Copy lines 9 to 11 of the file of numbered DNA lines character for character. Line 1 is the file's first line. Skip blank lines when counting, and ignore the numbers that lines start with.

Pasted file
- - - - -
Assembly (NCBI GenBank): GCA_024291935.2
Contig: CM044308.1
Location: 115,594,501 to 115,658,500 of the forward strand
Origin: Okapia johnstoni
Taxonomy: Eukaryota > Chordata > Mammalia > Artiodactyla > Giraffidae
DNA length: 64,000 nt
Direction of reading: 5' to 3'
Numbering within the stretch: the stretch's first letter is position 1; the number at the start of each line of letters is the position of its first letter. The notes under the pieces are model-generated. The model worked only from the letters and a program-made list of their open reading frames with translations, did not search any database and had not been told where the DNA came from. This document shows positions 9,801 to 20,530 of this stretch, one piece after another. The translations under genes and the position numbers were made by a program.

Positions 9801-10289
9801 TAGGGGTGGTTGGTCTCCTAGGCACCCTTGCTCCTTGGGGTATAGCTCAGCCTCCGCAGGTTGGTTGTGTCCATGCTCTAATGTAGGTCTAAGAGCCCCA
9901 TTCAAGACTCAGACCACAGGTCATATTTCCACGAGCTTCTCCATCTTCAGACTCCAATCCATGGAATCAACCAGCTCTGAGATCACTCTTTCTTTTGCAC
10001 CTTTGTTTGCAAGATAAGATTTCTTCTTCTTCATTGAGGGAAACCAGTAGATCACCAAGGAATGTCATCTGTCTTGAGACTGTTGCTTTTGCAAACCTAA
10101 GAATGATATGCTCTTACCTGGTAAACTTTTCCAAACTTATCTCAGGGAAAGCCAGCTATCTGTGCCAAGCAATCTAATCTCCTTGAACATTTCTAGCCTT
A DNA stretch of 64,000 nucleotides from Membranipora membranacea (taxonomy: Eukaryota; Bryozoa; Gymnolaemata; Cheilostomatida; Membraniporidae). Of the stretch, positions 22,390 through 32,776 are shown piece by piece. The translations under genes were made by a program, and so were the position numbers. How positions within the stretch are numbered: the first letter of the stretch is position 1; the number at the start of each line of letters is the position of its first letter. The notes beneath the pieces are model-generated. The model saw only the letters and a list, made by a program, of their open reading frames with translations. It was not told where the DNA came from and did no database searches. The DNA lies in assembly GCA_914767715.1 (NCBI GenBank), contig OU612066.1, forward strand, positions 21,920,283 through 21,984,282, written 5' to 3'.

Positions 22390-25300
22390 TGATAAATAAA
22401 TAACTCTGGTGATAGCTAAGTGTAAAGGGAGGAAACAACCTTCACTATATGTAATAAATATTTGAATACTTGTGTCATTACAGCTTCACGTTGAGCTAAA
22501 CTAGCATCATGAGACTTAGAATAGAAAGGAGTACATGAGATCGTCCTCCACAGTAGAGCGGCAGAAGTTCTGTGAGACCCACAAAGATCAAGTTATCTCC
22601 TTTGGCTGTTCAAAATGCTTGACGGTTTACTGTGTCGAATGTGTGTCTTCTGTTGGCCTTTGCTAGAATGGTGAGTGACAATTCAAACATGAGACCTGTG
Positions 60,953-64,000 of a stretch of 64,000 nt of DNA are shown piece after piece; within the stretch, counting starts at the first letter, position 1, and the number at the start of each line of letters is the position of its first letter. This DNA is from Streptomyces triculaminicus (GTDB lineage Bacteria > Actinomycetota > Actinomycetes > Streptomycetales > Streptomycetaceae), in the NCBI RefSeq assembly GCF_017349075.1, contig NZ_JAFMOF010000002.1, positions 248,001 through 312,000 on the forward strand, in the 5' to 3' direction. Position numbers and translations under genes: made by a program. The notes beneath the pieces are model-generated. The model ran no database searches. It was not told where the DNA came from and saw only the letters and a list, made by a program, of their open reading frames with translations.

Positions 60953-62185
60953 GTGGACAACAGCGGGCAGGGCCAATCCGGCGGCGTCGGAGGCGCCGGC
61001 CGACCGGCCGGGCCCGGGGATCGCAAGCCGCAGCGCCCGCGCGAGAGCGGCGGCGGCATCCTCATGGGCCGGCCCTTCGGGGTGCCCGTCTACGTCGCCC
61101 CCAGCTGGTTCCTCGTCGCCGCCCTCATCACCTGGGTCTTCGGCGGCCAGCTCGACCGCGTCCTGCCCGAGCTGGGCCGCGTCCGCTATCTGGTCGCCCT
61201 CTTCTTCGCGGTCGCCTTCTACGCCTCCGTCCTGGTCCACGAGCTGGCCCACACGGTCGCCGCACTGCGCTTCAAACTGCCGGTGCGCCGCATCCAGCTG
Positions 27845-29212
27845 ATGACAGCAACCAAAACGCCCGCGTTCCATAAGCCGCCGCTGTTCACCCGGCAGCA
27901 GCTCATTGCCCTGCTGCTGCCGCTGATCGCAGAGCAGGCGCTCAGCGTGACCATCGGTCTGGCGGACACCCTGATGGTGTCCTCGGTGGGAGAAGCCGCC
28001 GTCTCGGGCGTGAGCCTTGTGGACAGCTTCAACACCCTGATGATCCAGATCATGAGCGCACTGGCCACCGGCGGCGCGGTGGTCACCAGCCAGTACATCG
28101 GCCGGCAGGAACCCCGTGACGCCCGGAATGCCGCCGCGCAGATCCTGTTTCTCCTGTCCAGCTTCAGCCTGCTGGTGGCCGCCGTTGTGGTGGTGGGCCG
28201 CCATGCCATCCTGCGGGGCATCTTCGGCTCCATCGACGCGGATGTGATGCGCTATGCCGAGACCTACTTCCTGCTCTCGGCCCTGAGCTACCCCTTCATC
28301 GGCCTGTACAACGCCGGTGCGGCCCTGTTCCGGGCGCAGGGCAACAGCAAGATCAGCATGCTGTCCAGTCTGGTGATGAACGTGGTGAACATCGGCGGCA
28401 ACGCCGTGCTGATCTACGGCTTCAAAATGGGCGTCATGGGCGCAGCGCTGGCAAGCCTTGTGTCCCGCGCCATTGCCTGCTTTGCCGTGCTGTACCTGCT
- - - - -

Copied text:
Positions 9801-10289
9801 TAGGGGTGGTTGGTCTCCTAGGCACCCTTGCTCCTTGGGGTATAGCTCAGCCTCCGCAGGTTGGTTGTGTCCATGCTCTAATGTAGGTCTAAGAGCCCCA
9901 TTCAAGACTCAGACCACAGGTCATATTTCCACGAGCTTCTCCATCTTCAGACTCCAATCCATGGAATCAACCAGCTCTGAGATCACTCTTTCTTTTGCAC